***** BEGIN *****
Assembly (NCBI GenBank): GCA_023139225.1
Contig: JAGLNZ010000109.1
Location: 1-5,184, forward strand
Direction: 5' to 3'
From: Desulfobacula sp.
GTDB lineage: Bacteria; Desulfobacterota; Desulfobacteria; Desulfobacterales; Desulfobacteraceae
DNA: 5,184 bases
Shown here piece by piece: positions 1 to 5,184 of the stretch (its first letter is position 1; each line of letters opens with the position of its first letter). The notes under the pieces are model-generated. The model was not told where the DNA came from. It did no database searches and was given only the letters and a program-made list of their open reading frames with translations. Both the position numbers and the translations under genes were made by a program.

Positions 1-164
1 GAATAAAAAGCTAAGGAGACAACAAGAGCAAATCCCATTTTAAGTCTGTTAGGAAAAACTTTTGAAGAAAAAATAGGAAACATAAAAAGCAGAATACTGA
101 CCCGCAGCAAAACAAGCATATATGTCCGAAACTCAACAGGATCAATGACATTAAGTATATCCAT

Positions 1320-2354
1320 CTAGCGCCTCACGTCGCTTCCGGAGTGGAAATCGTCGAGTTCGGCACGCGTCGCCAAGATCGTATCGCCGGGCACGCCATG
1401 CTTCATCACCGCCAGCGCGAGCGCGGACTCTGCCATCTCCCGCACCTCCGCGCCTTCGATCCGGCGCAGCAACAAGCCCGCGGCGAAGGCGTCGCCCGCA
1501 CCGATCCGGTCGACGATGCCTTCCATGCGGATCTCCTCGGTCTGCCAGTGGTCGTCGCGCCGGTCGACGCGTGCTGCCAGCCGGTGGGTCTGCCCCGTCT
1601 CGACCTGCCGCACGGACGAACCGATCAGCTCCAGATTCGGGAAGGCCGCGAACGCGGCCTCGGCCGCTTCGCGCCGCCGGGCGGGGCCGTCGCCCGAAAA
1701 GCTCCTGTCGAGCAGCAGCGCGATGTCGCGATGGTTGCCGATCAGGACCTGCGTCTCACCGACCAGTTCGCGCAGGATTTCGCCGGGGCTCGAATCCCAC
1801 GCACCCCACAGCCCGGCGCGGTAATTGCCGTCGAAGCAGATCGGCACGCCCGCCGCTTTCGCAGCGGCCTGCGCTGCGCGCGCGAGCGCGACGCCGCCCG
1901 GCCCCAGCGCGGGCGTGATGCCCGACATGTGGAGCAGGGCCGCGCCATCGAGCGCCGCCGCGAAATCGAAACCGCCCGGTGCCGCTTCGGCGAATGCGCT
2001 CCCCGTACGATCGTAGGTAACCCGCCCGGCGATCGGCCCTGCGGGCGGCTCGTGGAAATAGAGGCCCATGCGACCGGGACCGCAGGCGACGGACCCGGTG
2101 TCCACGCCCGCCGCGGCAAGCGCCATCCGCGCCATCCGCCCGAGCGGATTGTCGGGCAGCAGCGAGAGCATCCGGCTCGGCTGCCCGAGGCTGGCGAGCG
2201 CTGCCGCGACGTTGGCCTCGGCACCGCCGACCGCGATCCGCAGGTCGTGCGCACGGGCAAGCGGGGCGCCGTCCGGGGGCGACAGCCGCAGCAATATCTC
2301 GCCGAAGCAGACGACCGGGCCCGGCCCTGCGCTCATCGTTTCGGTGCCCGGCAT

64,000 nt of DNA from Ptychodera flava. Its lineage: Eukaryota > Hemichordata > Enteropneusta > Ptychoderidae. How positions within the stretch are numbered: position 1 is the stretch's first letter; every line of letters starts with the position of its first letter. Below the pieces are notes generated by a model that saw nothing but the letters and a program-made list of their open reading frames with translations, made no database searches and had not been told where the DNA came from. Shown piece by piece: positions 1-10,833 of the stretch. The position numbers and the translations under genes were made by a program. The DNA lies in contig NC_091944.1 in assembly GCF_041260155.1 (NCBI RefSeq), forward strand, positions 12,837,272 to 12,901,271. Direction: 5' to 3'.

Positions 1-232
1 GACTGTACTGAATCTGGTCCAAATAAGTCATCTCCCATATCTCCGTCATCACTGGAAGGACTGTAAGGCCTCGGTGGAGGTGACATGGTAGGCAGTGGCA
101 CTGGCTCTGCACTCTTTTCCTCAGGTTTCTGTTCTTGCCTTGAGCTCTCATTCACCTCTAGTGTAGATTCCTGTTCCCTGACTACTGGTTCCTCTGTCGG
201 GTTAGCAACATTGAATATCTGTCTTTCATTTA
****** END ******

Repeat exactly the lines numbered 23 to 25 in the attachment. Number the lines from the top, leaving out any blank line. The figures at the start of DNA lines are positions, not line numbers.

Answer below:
2301 GCCGAAGCAGACGACCGGGCCCGGCCCTGCGCTCATCGTTTCGGTGCCCGGCAT

64,000 nt of DNA from Ptychodera flava. Its lineage: Eukaryota > Hemichordata > Enteropneusta > Ptychoderidae. How positions within the stretch are numbered: position 1 is the stretch's first letter; every line of letters starts with the position of its first letter. Below the pieces are notes generated by a model that saw nothing but the letters and a program-made list of their open reading frames with translations, made no database searches and had not been told where the DNA came from. Shown piece by piece: positions 1-10,833 of the stretch. The position numbers and the translations under genes were made by a program. The DNA lies in contig NC_091944.1 in assembly GCF_041260155.1 (NCBI RefSeq), forward strand, positions 12,837,272 to 12,901,271. Direction: 5' to 3'.

Positions 1-232